At talks I gave in Seoul and Bogotá on a standalone novel called Revenge on the Fly, the same question arose: “What do I think of series?” It was clear that the answer was supposed to be that they were a lesser form of literature that you shouldn’t encourage or even allow your young people to read.
Venganza contra las moscas
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Which reminded me that when I was a young reader, I was shocked when one of my closest friends was forbidden to read Nancy Drew. She was also not allowed to be friends with me but that’s another story.
Aw c’mon, why can’t kids latch on to a set of characters, a premise and/or a certain writer for awhile? It’s so comforting. Like visiting the same cottage every summer. Like binge watching a show on Netflicks.
Back as an early reader I graduated from Nancy Drew to Little House on the Prairies, devouring every book as fast as I could get them off the shelves.
Many years later, I wrote six books in a Stage School series for an English publisher, Orchard Publishing, under the pseudonym Gena Dare. Sharon Siamon and Linda Hendry wrote the other six sharing the same pseudonym.
My six Stage School novels for Orchard Publishing
Even though the characters were of Sharon Siamon’s creation, I became addicted to what was happening in their lives. Sharon and I would argue over whether say dancerJenna could experience anorexia, or whether Actor Claire would every fall for Comic Dan. They were so real to us. Working together was so much fun; I miss her.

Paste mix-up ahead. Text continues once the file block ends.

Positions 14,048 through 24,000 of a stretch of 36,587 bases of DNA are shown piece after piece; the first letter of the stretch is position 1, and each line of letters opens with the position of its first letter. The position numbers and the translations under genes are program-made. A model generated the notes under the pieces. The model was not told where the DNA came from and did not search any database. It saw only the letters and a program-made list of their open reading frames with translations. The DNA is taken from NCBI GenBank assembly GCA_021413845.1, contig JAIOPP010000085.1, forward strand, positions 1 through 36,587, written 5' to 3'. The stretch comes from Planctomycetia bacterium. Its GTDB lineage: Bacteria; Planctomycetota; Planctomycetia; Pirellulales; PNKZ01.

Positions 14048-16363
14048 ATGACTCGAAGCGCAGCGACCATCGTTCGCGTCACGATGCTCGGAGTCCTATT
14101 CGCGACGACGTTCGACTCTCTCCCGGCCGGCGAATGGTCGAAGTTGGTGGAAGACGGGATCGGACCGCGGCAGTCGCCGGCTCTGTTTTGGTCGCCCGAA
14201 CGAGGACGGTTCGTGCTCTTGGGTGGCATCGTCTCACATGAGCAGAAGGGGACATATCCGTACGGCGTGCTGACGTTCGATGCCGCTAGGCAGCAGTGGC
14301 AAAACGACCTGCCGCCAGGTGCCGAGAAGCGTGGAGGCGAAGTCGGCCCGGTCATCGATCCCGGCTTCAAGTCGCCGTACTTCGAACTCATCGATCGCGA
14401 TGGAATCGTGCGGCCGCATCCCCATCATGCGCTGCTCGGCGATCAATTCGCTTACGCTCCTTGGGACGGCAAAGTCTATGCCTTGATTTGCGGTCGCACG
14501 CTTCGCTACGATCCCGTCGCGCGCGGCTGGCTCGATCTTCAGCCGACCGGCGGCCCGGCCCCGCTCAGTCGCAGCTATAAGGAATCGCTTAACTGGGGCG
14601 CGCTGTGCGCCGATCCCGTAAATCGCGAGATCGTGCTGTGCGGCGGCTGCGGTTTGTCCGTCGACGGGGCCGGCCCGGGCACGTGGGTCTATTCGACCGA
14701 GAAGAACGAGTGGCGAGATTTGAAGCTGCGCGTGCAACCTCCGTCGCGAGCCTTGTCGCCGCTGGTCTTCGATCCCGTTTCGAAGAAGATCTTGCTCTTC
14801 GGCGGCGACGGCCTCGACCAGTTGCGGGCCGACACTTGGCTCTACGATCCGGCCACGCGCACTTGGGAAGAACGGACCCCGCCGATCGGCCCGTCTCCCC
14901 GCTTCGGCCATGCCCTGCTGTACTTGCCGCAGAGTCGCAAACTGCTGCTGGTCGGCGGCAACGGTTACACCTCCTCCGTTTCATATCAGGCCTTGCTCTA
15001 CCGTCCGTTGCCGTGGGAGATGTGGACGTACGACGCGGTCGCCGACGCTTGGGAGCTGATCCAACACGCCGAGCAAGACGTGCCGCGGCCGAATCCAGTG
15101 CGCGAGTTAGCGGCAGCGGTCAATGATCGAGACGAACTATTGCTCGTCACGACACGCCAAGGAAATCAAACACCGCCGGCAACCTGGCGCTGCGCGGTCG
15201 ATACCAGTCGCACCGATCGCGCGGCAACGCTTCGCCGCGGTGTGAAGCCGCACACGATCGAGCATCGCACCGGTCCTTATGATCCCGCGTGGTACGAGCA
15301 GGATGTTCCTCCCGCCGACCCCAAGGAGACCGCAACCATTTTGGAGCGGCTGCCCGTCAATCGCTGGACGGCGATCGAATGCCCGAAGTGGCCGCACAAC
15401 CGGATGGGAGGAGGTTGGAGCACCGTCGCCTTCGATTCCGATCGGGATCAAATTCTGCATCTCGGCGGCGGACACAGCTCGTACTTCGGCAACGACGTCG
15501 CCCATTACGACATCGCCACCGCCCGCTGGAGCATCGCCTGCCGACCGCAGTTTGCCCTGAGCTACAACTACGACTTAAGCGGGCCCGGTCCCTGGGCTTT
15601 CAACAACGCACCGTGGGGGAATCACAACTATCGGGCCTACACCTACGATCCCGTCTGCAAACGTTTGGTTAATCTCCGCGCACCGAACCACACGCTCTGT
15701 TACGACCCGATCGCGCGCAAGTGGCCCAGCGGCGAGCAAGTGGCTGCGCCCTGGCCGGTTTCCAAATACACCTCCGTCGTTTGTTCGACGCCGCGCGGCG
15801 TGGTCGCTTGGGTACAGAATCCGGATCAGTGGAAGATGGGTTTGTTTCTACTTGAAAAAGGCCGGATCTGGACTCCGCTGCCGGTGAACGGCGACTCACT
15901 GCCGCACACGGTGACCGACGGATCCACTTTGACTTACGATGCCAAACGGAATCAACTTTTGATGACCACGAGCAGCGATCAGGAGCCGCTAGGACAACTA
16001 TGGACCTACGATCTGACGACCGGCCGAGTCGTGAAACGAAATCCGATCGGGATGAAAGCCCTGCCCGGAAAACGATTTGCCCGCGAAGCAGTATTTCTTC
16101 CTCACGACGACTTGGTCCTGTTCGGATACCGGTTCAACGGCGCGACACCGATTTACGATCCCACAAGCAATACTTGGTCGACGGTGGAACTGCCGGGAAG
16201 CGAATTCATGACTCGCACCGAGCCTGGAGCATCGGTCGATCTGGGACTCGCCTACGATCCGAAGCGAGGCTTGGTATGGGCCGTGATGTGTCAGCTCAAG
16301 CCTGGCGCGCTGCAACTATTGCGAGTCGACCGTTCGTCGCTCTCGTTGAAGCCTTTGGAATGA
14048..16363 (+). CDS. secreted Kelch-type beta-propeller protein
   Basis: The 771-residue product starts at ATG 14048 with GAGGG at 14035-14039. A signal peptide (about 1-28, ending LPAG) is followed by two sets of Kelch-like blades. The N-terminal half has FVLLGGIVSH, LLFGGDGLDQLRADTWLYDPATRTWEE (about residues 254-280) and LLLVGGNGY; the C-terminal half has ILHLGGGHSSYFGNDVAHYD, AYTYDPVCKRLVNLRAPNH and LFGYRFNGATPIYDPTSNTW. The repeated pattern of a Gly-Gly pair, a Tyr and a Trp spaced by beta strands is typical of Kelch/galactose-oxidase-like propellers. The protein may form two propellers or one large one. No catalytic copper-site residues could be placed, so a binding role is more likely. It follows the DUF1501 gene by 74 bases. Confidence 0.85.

The experience was also excellent in learning how to research and write quickly without so much second guessing. Second guessing leads to writing block and with a book to write every three months there was no time.
Revisiting characters was also a lot of fun so I created my own new characters for Wild Life series “Et Vilt Liv” under my name for a Norwegian publisher. Only the first one, Last Chance for Paris, made it to the Canadian Publishing scene.
In Canada I wrote one-offs that grew into series because I couldn’t let the characters go.
Elizabeth and Beauty are a duo that I still want to peek in on now and again.
These past couple of years I worked on The Great Mistake Mysteries. One of my close writing friends said of them “I wish I had a set of characters I could just call up like that.”
When you think about it, books for children are shorter, Harry Potter excepting. So if your child wants to have that epic reading experience you enjoy from a full length novel, without the pressure of acquiring that super-thick, extra-heavy book, series satisfies the bill.
If you’re not careful being a parent can become all about worrying. Are they walking or talking on schedule. Are they reading up to grade level? Will they never move on from Captain Underpants or Dogman? Will they ever read–Insert latest GG winner here–?
As a reader, I recently cracked open a Louise Penny series mystery. Oh my, instantly I curled up and relaxed into a visit with my favourite detective Inspector Gamache. There was no working hard to get to the place where I understood the book’s world or how the characters related. I could immerse myself from the opening pages.
Sometimes for your book club or your university literature class you want more of a challenge. Perhaps our educators also need to present young readers with challenges to move out of their reading comfort zone whether that be graphic novels, series or standalone mono-genre novels.